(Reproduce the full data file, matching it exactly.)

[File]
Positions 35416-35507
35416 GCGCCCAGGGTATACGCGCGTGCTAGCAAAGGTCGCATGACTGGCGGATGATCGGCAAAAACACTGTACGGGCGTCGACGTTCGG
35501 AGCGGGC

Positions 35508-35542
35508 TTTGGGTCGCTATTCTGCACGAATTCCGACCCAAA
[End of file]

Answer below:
Positions 35416-35507
35416 GCGCCCAGGGTATACGCGCGTGCTAGCAAAGGTCGCATGACTGGCGGATGATCGGCAAAAACACTGTACGGGCGTCGACGTTCGG
35501 AGCGGGC

Positions 35508-35542
35508 TTTGGGTCGCTATTCTGCACGAATTCCGACCCAAA